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HIV-associated dementia is progressive deterioration in mental function due to infection with human immunodeficiency virus (HIV).
In the late stages of HIV infection, the virus may directly infect the brain. HIV damages nerve cells, causing dementia.
Dementia is a slow, progressive decline in mental function including memory, thinking, judgment, and the ability to learn. Dementia differs from delirium, which is characterized by an inability to pay attention, disorientation, an inability to think clearly, and fluctuations in the level of alertness.
In people with HIV infection, dementia may also result from other disorders, including lymphomas that affect the brain and infections that people with HIV infection are prone to get because their immune system is weakened. These infections are called opportunistic infections and include progressive multifocal leukoencephalopathy, toxoplasmosis (a parasite infection), and meningitis due to fungi (see Table: Common Opportunistic Infections Associated with AIDS). Some of these disorders can be treated.
Unlike almost all other forms of dementia, HIV-associated dementia tends to occur in younger people.
HIV-associated dementia usually begins subtly but progresses steadily over a few months or years. It usually develops after other symptoms of HIV infection.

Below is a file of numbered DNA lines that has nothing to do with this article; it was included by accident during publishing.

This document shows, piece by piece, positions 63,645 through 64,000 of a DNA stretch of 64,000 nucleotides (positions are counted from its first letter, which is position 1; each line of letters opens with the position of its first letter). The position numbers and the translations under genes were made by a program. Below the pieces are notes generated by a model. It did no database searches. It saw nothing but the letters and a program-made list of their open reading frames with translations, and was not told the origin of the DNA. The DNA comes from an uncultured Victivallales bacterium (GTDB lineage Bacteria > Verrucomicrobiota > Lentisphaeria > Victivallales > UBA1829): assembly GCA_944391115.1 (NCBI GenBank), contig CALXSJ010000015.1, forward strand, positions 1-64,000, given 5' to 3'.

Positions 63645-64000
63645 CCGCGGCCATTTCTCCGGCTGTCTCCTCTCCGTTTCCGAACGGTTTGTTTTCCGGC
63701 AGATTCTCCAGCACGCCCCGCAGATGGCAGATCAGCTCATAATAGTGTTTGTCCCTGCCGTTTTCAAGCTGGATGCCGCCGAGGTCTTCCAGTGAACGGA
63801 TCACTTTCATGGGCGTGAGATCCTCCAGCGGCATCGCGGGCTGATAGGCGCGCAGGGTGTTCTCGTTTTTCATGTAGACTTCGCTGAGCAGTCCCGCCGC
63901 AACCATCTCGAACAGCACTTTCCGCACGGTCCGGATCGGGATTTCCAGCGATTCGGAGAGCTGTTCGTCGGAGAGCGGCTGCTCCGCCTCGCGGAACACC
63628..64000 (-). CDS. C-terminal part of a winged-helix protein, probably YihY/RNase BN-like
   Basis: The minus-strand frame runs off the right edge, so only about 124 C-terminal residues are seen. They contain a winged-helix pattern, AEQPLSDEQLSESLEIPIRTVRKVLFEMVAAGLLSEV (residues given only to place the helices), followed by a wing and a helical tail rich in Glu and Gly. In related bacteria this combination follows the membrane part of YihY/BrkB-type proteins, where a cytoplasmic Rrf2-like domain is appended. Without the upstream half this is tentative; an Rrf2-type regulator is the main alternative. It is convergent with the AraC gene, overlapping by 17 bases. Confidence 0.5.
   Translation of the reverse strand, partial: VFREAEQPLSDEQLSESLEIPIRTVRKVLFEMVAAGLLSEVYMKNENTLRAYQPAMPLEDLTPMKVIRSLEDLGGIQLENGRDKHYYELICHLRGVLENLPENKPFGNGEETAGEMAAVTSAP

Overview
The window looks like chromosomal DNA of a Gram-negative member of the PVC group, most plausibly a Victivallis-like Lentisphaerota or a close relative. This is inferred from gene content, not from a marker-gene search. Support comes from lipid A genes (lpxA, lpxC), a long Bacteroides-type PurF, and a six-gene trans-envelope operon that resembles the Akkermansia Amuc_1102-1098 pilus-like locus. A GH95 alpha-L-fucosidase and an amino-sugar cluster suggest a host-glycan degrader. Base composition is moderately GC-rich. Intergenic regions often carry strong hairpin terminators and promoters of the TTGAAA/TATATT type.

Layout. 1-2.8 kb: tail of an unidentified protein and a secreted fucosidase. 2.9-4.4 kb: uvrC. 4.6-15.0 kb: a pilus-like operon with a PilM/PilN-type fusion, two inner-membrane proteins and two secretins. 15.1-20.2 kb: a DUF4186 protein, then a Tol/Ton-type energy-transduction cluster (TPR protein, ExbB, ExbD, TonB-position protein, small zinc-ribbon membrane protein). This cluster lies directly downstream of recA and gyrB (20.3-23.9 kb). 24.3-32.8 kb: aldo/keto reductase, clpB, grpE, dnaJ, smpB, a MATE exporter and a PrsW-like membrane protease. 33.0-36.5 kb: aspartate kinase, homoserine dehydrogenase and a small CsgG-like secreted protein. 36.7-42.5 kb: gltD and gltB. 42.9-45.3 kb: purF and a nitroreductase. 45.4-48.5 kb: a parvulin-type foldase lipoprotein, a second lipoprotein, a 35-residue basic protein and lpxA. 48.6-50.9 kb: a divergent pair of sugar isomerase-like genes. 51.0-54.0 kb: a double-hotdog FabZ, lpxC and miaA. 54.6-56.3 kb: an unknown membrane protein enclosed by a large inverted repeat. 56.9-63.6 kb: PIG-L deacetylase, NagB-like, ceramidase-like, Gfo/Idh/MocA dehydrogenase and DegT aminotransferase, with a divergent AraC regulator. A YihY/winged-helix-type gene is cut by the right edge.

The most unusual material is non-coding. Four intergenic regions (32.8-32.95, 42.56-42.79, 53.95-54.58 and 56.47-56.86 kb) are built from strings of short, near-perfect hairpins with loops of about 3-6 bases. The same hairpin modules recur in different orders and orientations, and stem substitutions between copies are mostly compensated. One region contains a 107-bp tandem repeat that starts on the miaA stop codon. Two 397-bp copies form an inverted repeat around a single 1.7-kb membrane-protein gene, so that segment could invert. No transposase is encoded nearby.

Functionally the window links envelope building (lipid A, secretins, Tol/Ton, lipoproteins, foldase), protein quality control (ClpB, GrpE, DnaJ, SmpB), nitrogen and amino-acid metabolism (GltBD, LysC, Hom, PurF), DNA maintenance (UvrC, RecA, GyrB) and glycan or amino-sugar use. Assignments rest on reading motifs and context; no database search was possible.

Symptoms of HIV-associated dementia include
But insight is not affected. Movements are slow, muscles are weak, and coordination may be impaired.
In some people, a psychosis, such as hallucinations, delusions, or paranoia, develops. Some people become manic. That is, they become very restless and overactive. They may speak rapidly and act without good judgment.
Without treatment, HIV-associated dementia usually progresses, eventually becoming severe.
Generally, the diagnosis of dementia in people with HIV infection is similar to that of other dementias.
Doctors must determine whether a person has dementia and, if so, whether the dementia is HIV-associated dementia.
Doctors base a diagnosis of dementia on the following:
Symptoms, which are identified by asking the person and family members or other caregivers questions
Results of a physical examination, including a neurologic examination
Results of a mental status test
Results of additional tests, such as computed tomography (CT) or magnetic resonance imaging (MRI)
Mental status testing, consisting of simple questions and tasks, helps doctors determine whether people have dementia.
Sometimes more detailed testing (called neuropsychologic testing) is needed. This testing covers all the main areas of mental function, including mood, and usually takes 1 to 3 hours. This testing helps doctors distinguish dementia from other conditions that can cause similar symptoms, such as age-associated memory impairment, mild cognitive impairment, and depression.
Information from the above sources can usually help doctors rule out delirium as the cause of symptoms (see Table: Comparing Delirium and Dementia). Doing so is essential because delirium, unlike dementia, can often be reversed if promptly treated.
If people who are not known to have HIV infection develop symptoms of dementia and have risk factors for HIV infection, doctors may suspect HIV-associated dementia and do tests to check for HIV as well as for dementia.
When HIV infection is diagnosed or when mental function changes in people with HIV infection, magnetic resonance imaging (MRI) is done to check for other brain infections, such as toxoplasmosis. When the change occurs suddenly, the cause must be identified quickly because early treatment can prolong life. Untreated, HIV-associated dementia may cause death within 6 months.